My last post got me thinking about passively digesting information and how that concept can abstracts all the way out to hackers and creating great products.
Passively digesting information can be exhausting. While I’ve recently got back into Twitter and Facebook, it was nice to unplug for a month or so.
That said, there are several downsides to *not* staying connected. For instance I went to this TEDxBeijing event and the whole time I was thinking, “what the hell did I used to talk to people about at things like this.” It really takes practice and being in the social media “flow” (for me at least) to feel like I have fluffy new, current and cool, stuff to talk about.
Another downside. I’ve totally missed out on my friend’s lives recently. I really don’t know what is going on with them. Or, at least not to the level I did before. danah’s talk referenced how your friends can turn into celebrities. You watch (or receive via Twitter) their every move, you wait to hear about how that meeting s/he was stressed about went. Or, if someone’s mother liked that gift they got for her at Wal-Mart. Silly little things like that. People are always surprised that I’ve never seen 24 or MadMen or even Friends, really. That the only TV show I’ve ever watched (almost) all the way through is Battlestar Galactica (thanks to Melissa). Well, who needs all this when I have the lives of my friends to consume and laugh about.
Back when I used to talk about things other than Chinese. Back when I had to evangelize Twitter because no one had never heard of it. I would say that Twitter helps me passively digest the life’s of those I care about.
This is actually very powerful. And still very true, if you use Twitter as I did.
The value occurs in the real world. Face to face. Being “peripherally aware,” as danah calls it, allows for conversations to start at a higher level. Between people and about topics.
There is a vocabulary that is formed. There are black boxes. There is the ability to say one word or phrase and evoke in another person a whole set of feelings, memories, or information. This is the kind of stuff I love.
Minimized backstory. Everyone has less and less time in their day. What do I want from the 30 minutes I get to talk to my friend or loved one per day? I want to talk about something of value, something that I can help with, something that can bring us closer, that we can share. And generally it takes a while to get there. So, I tweet. And I ask my mom to tweet, and my uncle, and my cousins who are off in college, and my college best friend who I want to keep up with because I love that guy. I get these people’s updates to my phone and then when we do have time to chat we can start at a higher level. She/he can reference a meeting, a day when X happened, etc., and I get it. It helps put things in context and it helps accelerate the conversation to one of feelings and emotion (hopefully).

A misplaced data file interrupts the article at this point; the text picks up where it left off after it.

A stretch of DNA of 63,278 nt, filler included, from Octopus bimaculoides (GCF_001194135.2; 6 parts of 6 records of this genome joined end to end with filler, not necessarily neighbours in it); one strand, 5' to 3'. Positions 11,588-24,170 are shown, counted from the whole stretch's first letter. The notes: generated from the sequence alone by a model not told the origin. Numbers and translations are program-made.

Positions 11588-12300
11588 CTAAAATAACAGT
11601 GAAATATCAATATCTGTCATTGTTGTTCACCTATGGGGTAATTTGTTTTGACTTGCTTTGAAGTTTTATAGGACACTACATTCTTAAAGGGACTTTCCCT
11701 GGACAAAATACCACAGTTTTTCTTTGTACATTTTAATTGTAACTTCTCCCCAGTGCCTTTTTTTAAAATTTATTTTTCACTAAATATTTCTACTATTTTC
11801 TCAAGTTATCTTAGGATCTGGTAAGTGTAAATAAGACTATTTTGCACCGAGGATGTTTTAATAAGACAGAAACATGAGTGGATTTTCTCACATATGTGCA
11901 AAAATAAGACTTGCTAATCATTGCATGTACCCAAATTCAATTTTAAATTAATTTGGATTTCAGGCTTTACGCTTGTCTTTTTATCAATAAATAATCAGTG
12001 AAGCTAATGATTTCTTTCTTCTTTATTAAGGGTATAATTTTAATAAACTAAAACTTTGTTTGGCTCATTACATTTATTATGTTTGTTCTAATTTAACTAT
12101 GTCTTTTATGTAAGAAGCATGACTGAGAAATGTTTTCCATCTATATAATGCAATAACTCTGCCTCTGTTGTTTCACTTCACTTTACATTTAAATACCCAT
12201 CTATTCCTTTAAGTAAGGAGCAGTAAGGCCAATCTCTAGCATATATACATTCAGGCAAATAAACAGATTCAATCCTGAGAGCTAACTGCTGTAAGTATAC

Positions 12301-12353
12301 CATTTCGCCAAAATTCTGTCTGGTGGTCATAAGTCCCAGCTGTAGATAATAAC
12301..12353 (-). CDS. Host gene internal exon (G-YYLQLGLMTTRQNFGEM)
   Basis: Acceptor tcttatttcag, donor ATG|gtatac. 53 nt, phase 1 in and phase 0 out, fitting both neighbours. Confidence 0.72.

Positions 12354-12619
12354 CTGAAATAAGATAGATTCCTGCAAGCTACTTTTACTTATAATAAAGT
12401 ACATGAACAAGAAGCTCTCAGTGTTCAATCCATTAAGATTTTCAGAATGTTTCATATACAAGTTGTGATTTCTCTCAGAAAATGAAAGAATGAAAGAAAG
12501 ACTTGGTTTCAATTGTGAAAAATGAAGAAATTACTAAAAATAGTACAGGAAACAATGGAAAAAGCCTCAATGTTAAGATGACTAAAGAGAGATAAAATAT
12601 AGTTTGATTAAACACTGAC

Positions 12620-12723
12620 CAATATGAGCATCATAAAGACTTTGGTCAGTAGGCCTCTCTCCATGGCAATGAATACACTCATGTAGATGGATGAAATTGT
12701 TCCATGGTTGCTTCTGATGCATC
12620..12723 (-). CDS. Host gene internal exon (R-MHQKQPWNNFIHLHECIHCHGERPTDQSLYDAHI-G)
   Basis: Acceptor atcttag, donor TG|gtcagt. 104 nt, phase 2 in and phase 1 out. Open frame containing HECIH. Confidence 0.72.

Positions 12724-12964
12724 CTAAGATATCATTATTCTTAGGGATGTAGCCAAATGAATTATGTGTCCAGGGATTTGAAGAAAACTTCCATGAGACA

For news or events it’s the same thing. There is a shared vocabulary. Saying one thing like “the situation in China today” gets you on topic because you heard a bit about this already.
For me, there is a macro level to this as well, which I think I fell in love with while taking computer science classes. It’s the black box concept again. Or, the shared vocabulary. The more we can compartmentalize and thus abstract away from a concept, or a thought or a process, the sooner we can move up in scope, up in our thought process, up in what we can envision. And thus create.
I believe when you can do this with multiple people, when you add more processors, you again accelerate your ability to jump scope. This is why computer programmers often code all night or for five days straight or for three months in YCombinator. They don’t want to lose the high-level they are, in that moment, capable of processing at. And this this this is where the greatest things happen. This is what my friend Andrew wanted so badly to recreate with a “startup house.” This is flow.
And I miss it.